Could Hybrid Working Revolutionise the World of Work?

2020 changed all our lives in one way or another. In the face of a global pandemic and recession, our day to day lives have become almost unrecognisable from this time last year, and businesses and employers – of all shapes and sizes – have had to reconsider the way they work, just to keep the wheels turning. Though for the time being we remain in lockdown, with the vaccination rollout gaining momentum and restrictions easing there is light at the end of the lockdown tunnel.



Back in March 2020, as the ream of regulations intended to control the spread of the virus were first introduced, the world of work was forced to change dramatically. With the introduction of social distancing and the 2m rule came the end of crowded meeting spaces, bustling office kitchens, and water-cooler conversation. Those of us who could work from home, did. Those of us who didn’t think we could, often did, too.



Now, one year on from the first set of Covid-19 restrictions, both employers and employees are having to think again and reshape the workplace to suit.



Remote working has worked well (for some) as an emergency measure, a temporary set up. It was initially a challenge, maybe even a little bit exciting at first. But, as the months have rolled on and the novelty has worn off, it’s become clear that some things are just easier to get done face to face – and 30% of us have acknowledged our productivity has fallen while working from home.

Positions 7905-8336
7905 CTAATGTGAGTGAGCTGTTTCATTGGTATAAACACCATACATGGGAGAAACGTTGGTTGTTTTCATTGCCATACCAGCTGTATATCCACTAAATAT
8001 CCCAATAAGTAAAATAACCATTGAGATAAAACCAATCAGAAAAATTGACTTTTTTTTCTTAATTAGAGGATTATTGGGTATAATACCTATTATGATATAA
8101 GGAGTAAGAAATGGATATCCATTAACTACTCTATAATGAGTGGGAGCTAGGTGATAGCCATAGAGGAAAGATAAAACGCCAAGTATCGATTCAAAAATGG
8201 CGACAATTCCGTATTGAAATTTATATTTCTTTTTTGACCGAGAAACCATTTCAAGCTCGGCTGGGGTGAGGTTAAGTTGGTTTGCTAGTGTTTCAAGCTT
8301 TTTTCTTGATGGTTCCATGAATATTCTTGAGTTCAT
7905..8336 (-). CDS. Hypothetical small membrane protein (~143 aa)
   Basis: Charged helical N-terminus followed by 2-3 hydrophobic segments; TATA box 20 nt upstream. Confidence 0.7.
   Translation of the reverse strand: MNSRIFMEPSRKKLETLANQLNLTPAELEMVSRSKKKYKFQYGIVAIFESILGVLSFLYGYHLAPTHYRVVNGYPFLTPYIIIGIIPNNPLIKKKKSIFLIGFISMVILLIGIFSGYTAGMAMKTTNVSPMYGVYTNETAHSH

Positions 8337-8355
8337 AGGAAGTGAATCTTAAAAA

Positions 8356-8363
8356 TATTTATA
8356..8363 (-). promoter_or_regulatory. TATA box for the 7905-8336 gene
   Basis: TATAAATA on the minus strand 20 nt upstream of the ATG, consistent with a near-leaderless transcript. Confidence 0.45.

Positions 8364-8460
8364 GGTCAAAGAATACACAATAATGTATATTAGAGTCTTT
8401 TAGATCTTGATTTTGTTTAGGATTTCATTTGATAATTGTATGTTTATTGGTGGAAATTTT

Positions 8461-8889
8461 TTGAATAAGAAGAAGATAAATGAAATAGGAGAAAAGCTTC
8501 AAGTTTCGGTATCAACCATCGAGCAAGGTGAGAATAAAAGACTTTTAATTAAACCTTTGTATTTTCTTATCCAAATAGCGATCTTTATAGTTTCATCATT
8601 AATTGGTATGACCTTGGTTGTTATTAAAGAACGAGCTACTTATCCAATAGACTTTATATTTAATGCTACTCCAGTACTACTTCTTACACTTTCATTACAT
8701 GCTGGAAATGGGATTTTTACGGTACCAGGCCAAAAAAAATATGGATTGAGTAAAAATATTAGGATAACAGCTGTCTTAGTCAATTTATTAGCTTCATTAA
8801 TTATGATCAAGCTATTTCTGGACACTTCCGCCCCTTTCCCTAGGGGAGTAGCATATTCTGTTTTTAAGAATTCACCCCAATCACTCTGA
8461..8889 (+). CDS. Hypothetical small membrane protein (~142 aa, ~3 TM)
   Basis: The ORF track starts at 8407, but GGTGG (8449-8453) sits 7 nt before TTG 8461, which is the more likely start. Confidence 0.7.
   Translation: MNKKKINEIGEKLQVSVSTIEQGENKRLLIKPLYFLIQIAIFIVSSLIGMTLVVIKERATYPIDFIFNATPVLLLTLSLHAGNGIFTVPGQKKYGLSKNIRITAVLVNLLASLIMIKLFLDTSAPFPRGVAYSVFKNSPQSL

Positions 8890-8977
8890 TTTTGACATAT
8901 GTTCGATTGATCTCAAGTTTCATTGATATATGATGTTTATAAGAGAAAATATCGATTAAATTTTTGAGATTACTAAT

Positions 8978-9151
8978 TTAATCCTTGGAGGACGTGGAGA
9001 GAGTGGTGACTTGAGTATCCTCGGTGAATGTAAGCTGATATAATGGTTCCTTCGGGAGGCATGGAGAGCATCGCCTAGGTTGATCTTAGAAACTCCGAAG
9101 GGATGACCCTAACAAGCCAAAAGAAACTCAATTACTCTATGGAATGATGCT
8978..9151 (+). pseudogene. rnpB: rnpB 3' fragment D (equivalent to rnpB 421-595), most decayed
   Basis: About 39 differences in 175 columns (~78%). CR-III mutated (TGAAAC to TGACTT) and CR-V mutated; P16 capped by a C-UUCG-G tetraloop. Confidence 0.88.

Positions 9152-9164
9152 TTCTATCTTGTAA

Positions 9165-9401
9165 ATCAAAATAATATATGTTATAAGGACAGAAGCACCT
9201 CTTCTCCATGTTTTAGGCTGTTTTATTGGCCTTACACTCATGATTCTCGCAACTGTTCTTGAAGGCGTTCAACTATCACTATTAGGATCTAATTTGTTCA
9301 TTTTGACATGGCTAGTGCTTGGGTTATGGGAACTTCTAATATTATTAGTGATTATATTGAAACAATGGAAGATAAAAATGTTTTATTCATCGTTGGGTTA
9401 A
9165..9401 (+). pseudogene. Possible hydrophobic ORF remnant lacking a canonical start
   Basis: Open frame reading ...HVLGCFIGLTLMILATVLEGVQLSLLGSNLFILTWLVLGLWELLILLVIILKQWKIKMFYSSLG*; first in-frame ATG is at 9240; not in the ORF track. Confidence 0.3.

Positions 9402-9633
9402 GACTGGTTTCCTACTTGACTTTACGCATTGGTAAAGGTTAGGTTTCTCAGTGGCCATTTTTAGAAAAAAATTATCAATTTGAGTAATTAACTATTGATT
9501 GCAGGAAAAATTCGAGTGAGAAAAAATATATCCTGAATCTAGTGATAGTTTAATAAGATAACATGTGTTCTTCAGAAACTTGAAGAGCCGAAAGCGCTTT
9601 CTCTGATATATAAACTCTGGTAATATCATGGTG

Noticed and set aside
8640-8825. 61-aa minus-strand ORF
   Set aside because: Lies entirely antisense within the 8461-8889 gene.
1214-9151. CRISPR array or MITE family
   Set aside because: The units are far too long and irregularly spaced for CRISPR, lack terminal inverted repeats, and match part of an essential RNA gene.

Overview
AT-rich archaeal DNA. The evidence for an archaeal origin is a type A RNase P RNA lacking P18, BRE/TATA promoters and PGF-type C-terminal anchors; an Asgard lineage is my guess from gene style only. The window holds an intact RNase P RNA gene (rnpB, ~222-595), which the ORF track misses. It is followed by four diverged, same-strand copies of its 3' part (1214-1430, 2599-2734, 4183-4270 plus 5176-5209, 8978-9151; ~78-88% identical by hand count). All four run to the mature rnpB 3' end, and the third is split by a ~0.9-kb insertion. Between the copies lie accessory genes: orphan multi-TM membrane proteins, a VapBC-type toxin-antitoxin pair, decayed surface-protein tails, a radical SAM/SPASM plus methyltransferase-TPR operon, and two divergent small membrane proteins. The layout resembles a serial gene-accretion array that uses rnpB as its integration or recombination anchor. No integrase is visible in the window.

A full-time office-based business might not be possible just yet– but working from home 100% of the time doesn’t work for everyone either.



Step forward, hybrid working.



Hybrid working is a mixture of working remotely (from home, or elsewhere) and coming to an office, central location, or other collaborative spaces to work. Essentially, it puts the onus on colleagues to choose how, when, and – importantly – where they work best.



It flips the traditional working relationship, and ultimately relies on trust. When done effectively, it’s a way to combine the positives of an office environment with the benefits of remote working.



In 2021 and beyond, hybrid working achieves what lots of businesses have been flirting with (to varying degrees of success, depending on sector, culture, and intent) as a policy for years: flexibility.



And that flexibility has never been more important. When asked, 58% of people said the ability to have both a flexible schedule, and to work flexibly from anywhere, was one of the most important benefits to them. And it’s not just employees that benefit from flexibility. With the right products, environment, and set up, the option to work flexibly leads to greater productivity, too – making it a win for some employers as well.





There’s no denying that working from home has brought some benefits – avoiding often long commutes that, according to the Ford European Commuter Survey, causes more stress for people than their actual jobs. As well as the highly-prized flexibility that remote working offers, people also reported greater focus, and the ability to create a genuine work-life balance. In fact, when asked, 98% of people said they’d like to continue working remotely – part time – for the rest of their career.